Non-Memorized Sequencing

I’ve never taught a memorized sequence. I find that adhering to an agenda limits my ability to be present with my students’ needs. I plan and build my classes around peak postures, transitions or concepts.

Example: #Handstand

To make handstand accessible and safe I may start class off with exercises to enhance my students’ awareness of the energetics of their hands and forearms so they know how to better support their wrists and find balance. Then I could graduate to a flow, placed here to ease up that concentrated energy. In that flow I’d drop in shoulder openers, hamstring stretches and core #engagement so that the body gets awakened in ways that are connected to the Handstand. Next, #core work. Then we hit the hips because having open hamstrings and hip flexors makes the hops into handstand more accessible. In the flow I’ll discuss the ways in which each posture is similar to handstand so students can begin to learn handstand #muscle memory while they are still upright and able to think clearly. Then more shoulder opening to make the flexion necessary for handstand more #accessible. Now we flirt with handstand hops while in mid flow. (I like to throw my students in the deep end sometimes to see that falling, failure, panic, confusion- whatever it is that comes up- it’s not so bad. Plus, then when we do go to the wall, it is more enjoyable 🙃) Next, we can discuss the gazing point options and the value of looking at different places on the floor to find more #stability. Then we take a break from analyzing Handstand and just move and breath. Now brain back on and we try different handstand hops. Analyze and flow some more, plus add in some counter postures if necessary. More core work and then let’s go to the wall! Here I’ll prescribe different #modifications of Handstand: from Handstand standing up to drop gaze so that everyone has something accessible to work toward. After, we counter stretch, do a grounding cool down and lastly savasana!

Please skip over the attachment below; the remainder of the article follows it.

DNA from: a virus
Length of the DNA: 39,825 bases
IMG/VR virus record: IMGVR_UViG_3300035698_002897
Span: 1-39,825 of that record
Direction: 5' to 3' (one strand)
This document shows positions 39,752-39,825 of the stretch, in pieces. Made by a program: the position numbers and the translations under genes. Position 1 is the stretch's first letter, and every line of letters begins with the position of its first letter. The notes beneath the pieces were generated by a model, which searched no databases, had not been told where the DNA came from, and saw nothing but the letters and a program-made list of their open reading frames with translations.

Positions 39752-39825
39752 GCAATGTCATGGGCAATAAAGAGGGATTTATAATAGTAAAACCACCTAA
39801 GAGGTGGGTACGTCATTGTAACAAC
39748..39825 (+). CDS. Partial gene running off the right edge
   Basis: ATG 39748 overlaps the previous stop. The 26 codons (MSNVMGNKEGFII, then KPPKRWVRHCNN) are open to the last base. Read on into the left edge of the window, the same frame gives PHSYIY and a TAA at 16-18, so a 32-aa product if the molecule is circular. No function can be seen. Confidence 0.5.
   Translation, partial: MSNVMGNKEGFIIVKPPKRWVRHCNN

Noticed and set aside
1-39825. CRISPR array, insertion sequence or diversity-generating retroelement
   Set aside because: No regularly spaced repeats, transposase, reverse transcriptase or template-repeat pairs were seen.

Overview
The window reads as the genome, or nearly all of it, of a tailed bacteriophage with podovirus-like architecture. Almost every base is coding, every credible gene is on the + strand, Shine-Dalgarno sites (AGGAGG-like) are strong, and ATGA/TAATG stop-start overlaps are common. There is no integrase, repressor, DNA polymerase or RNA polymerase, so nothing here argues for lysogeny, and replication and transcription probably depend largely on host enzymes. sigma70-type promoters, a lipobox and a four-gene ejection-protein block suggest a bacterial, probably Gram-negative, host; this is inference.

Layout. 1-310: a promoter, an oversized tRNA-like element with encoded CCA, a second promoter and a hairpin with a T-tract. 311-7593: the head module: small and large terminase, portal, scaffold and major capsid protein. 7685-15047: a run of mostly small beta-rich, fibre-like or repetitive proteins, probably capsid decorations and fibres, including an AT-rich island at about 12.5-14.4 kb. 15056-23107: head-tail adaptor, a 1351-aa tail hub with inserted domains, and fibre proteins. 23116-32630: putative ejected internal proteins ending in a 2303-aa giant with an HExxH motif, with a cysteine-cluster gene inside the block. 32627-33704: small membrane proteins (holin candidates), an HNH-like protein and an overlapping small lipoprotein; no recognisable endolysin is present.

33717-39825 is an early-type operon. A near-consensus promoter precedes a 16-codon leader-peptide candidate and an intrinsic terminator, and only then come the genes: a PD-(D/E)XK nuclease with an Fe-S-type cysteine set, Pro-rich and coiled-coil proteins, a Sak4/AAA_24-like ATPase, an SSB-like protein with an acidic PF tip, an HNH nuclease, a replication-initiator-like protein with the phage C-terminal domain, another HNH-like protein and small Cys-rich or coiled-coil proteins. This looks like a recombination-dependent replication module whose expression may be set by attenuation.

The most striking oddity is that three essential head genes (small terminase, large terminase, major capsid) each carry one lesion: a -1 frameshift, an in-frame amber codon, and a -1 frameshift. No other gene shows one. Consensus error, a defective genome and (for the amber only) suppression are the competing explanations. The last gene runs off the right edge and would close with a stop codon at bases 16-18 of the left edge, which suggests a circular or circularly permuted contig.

#Sequencing is not about planning and executing a sequence precisely. It’s about being intentional and purposeful with each posture that you instruct. This makes class more vibrant and alive.

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